Raspberry Pi 4 wields a faster CPU and can drive two 4K displays, costs $35

(Image credit: Raspberry Pi Foundation)

The Raspberry Pi Foundation today unveiled the next major iteration of its popular mini PC, the Raspberry Pi 4 Model B. While the new model looks similar to previous variants, there are some key upgrades that embolden the company to pitch this as a potential desktop PC of sorts.

Chief among them is a bump in CPU hardware; it may not boast the best CPU for gaming, but one of the key ingredients in the Raspberry Pi 4 is a Broadcom BCM2711 SoC. This consists of four 1.5GHz 64-bit ARM Cortex-A72 CPU cores, and should offer a nice performance boost over the Cortex-A53 CPU inside the Raspberry Pi 3 (it's up to three times faster).

Users can also select from 1GB, 2GB, or even 4GB of RAM this time around. For reference, the Raspberry Pi 3 only came with 1GB of RAM, which is a bit on the lean side for desktop use. And make no mistake, the Raspberry Pi Foundation is definitely pitching that angle.

"This is a comprehensive upgrade, touching almost every element of the platform. For the first time we provide a PC-like level of performance for most users, while retaining the interfacing capabilities and hackability of the classic Raspberry Pi line," the Raspberry Pi Foundation said.

Here's a rundown of the other key specs:

  • Full-throughput gigabit Ethernet
  • Dual-band 802.11ac Wi-Fi
  • Bluetooth 5.0
  • 2x USB 3.0, 2x USB 2.0
  • Dual 4K monitor support
  • microSD storage card (up to 50Mbps)
  • 40-pin GPIO connector
  • VideoCore VI graphics supporting OpenGL ES 3.x
  • 4Kp60 hardware decode of HEVC video
  • Complete compatibility with earlier Raspberry Pi products

For the Raspberry Pi 4, the developers moved from USB micro-B to USB-C for the power connector. This gives the mini PC an additional 500mA of current, and a full 1.2A for downstream USB devices. The new model also replaces the full-size HDMI type-A connector for a pair of type-D (micro) connectors. These types of cables are a little harder to come by, but it gives the Raspberry Pi 4 dual 4K monitor support.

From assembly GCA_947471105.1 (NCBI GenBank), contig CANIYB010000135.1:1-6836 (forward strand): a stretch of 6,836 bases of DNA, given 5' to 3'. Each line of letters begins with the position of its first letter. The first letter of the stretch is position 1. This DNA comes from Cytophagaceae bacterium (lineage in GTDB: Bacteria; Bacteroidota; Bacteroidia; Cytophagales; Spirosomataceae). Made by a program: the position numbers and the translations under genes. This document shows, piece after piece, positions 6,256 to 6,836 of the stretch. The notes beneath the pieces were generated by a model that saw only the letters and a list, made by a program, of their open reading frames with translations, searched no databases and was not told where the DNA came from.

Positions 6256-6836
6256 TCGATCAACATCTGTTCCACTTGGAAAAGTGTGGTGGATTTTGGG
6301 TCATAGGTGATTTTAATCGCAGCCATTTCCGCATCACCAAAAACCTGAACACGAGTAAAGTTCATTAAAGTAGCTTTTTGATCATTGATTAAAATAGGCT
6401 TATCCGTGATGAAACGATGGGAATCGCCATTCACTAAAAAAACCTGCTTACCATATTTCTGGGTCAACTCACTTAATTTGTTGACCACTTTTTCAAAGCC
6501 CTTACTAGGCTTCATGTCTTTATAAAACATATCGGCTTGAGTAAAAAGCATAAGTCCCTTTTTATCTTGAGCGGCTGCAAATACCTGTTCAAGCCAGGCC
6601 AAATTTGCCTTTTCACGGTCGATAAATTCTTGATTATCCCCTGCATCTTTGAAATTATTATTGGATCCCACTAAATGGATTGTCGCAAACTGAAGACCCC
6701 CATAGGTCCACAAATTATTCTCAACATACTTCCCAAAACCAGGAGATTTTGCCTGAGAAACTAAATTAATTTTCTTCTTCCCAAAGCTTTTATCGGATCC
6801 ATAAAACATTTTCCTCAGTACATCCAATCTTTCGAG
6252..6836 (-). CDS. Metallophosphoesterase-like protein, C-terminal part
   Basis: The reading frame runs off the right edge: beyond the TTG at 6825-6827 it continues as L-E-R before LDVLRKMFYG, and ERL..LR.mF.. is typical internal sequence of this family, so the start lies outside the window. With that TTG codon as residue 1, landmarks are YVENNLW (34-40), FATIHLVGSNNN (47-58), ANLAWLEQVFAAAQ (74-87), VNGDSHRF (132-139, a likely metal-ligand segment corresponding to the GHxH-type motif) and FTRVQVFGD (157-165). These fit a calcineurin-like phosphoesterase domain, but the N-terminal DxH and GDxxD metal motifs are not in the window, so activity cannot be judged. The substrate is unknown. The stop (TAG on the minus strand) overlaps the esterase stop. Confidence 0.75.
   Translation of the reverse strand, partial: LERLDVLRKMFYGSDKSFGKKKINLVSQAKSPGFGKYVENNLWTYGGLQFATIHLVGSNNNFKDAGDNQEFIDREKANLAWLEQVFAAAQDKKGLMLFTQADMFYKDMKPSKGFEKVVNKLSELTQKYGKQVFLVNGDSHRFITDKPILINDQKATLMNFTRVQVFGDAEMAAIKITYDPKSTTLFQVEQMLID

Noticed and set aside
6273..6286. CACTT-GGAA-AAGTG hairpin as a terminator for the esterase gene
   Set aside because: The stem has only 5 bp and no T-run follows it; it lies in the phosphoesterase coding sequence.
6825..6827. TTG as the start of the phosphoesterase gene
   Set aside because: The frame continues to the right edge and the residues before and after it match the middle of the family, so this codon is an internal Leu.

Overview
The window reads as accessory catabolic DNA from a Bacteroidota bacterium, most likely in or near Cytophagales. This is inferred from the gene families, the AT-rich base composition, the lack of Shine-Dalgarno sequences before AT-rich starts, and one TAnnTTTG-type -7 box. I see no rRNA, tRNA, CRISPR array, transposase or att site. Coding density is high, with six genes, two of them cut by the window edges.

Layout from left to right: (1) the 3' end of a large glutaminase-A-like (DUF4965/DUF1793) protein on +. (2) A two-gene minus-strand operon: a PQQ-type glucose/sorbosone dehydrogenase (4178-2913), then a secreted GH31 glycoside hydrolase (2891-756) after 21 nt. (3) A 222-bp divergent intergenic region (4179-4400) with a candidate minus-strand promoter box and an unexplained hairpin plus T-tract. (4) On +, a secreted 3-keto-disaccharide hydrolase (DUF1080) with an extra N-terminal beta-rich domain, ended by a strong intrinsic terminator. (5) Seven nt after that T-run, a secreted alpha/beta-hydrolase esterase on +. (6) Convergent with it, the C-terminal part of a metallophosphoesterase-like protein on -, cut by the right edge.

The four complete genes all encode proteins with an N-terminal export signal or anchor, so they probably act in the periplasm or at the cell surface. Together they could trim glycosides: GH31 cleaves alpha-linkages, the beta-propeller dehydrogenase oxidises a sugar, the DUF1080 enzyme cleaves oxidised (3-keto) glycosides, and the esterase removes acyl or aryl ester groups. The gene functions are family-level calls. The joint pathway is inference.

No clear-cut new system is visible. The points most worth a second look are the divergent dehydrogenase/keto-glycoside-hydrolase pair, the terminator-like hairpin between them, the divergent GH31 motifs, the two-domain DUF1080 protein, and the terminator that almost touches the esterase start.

We have yet to test a Raspberry Pi 4 for ourselves, but our friends at TomsHardware put one through the wringer and noted some impressive performance gains over the previous model. They also found that it mostly lived up to the claim of being usable as a desktop PC, at least for general purpose chores. (Don't ditch your gaming PC for one of these.)

For those who want to go that route, there is a $120 Desktop Kit that includes a 4GB Raspberry Pi 4; an official case, power supply, and mouse and keyboard; a pair of HDMI cables; a copy of the updated The Raspberry Pi Beginner's Guide; and a preinstalled 16GB microSD card.

The Raspberry Pi 4 arrives a bit ahead of schedule, and with a familiar form factor. We didn't know quite what to expect when the Raspberry Pi Foundation closed out its classic mini PC line with its $25 Raspberry Pi 3 Model A+ last November.

"In some ways this is rather a poignant product for us. Back in March, we explained that the 3+ platform is the final iteration of the 'classic' Raspberry Pi: whatever we do next will of necessity be less of an evolution, because it will need new core silicon, on a new process node, with new memory technology. So 3A+ is about closing things out in style, answering one of our most frequent customer requests, and clearing the decks so we can start to think seriously about what comes next," the company said at the time.

The Raspberry Pi 4 was not supposed to arrive until 2020, but here it is, starting at $35 (the 2GB and 4GB models cost $45 and $55, respectively). It is available in the Raspberry Pi Store (online) and at the company's store in Cambridge, UK, as well as from a few authorized retailers.

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